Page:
Compensation Claims Crisis in Ireland!

Tom Harrington LL B F Inst. MTD

In Ireland, there is no downside for the chancers who make false personal injuries claims in court. Here, the whiplash culture is rampant in motor vehicle insurance claims. However, exorbitant insurance claims awards following motor injury claims are set to tumble when a report by High Court President Nicholas Kearns, warns personal injury awards in this country are a multiple of those paid in other states and recommends judges compile new guidelines for lower awards. Claimants exaggerate their injuries to doctors, insurance companies and other parties involved when swearing affidavits. These same claimants also endeavour to deliberately bypass the Personal Injuries Assessment Board (PIAB) in a bid to have their cases heard in court – where awards tend to be higher and their legal costs are paid.  Also, there is very little chance of detection for those making false claims and there appears to be no punishment for lying in court. The insurance industry estimates that fraud costs around €200 million a year. The true figures may be a multiple of this, as that figure only represents the level of fraud detected.This article gives a synopsis of the Compensation Claims Crisis in Ireland and the proposals to recommend judges compile new guidelines for lower awards. Finally, it’s high time official Ireland took the fraudulent claims issue more seriously and give the opportunists and chancers their come-uppance.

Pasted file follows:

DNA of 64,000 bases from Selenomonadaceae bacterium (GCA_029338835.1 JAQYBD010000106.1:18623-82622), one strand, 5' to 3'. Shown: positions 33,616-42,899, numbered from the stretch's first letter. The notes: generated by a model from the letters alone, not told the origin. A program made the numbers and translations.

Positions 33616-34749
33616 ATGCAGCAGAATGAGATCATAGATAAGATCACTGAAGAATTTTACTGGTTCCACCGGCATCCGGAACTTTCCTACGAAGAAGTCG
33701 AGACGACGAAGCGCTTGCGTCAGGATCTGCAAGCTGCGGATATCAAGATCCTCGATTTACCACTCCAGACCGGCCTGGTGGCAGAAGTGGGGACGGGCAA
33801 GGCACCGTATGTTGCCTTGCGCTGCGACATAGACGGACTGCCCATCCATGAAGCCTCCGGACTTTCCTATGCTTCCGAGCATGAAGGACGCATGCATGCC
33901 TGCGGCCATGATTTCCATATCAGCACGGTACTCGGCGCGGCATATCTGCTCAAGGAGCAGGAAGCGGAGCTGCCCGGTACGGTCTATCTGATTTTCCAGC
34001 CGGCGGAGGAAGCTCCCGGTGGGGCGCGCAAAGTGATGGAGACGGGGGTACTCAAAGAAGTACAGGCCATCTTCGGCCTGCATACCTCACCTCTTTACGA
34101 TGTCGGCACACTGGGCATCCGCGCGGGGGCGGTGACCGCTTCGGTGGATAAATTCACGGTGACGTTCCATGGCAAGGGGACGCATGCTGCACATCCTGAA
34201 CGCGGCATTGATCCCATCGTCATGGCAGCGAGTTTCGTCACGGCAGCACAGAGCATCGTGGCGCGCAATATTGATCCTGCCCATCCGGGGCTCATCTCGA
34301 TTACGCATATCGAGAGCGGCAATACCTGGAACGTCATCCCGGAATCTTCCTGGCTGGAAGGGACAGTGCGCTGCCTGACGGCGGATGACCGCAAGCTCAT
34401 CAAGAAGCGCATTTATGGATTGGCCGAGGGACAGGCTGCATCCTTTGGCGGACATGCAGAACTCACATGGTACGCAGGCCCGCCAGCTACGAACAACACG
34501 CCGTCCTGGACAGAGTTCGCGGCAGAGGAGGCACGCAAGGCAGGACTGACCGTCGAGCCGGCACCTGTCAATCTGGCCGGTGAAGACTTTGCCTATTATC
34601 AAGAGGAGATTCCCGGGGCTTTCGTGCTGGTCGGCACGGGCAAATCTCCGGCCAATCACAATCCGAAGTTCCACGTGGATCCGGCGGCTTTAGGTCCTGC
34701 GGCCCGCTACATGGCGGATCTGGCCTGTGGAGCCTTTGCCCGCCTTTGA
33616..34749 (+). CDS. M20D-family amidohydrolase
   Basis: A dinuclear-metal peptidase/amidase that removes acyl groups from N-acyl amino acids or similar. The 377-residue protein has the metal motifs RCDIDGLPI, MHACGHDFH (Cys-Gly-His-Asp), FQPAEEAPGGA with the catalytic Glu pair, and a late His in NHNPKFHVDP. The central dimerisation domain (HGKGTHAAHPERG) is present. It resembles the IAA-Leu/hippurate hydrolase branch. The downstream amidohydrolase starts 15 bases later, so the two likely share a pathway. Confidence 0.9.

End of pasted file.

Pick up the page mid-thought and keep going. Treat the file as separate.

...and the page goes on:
Introduction

In order to claim compensation for a car accident in Ireland or Great Britain,  it has to be established that an accident occurred due to the negligence of another road user who owed you a duty of care. Car accidents injury compensation can be awarded even when the driver of the vehicle in which you were travelling was at fault and should take into account the consequences to ones quality of life due to both the physical and psychological trauma the victim has suffered along with any financial costs which have been incurred. The whiplash culture is rampant in motor vehicle insurance claims in Ireland. Claimants exaggerate their injuries to doctors, insurance companies and other parties involved when swearing affidavits. They religiously wear neck braces, use crutches and wheelchairs whilst waiting for their case to be heard. However, once the courts award significant compensation and their claim is settled satisfactorily they immediately abandon all these aids and miraculously return to full health. These same claimants also endeavour to deliberately bypass the Personal Injuries Assessment Board (PIAB) in a bid to have their cases heard in court – where awards tend to be higher and legal costs are paid. All personal injuries claims, with the exception of medical negligence cases, have to initially go through the PIAB. It now appears – and not before time – that the exorbitant award levels of compensation for motor injury claims is to be reined in.

Abuse of the System